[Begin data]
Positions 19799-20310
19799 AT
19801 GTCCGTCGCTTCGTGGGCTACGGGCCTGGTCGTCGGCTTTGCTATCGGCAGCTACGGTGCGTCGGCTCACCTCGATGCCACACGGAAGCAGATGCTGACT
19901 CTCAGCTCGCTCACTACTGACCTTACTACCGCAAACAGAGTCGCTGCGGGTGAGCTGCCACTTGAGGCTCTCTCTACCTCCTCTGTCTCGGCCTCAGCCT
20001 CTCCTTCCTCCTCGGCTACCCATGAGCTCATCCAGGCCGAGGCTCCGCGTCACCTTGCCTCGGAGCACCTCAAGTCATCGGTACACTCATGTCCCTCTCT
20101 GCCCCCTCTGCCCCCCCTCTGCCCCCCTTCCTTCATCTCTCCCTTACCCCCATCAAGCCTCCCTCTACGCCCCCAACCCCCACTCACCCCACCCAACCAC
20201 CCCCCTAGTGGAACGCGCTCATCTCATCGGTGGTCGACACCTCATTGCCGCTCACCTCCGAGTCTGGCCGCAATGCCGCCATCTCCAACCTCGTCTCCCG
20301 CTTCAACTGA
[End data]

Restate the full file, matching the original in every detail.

Positions 19799-20310
19799 AT
19801 GTCCGTCGCTTCGTGGGCTACGGGCCTGGTCGTCGGCTTTGCTATCGGCAGCTACGGTGCGTCGGCTCACCTCGATGCCACACGGAAGCAGATGCTGACT
19901 CTCAGCTCGCTCACTACTGACCTTACTACCGCAAACAGAGTCGCTGCGGGTGAGCTGCCACTTGAGGCTCTCTCTACCTCCTCTGTCTCGGCCTCAGCCT
20001 CTCCTTCCTCCTCGGCTACCCATGAGCTCATCCAGGCCGAGGCTCCGCGTCACCTTGCCTCGGAGCACCTCAAGTCATCGGTACACTCATGTCCCTCTCT
20101 GCCCCCTCTGCCCCCCCTCTGCCCCCCTTCCTTCATCTCTCCCTTACCCCCATCAAGCCTCCCTCTACGCCCCCAACCCCCACTCACCCCACCCAACCAC
20201 CCCCCTAGTGGAACGCGCTCATCTCATCGGTGGTCGACACCTCATTGCCGCTCACCTCCGAGTCTGGCCGCAATGCCGCCATCTCCAACCTCGTCTCCCG
20301 CTTCAACTGA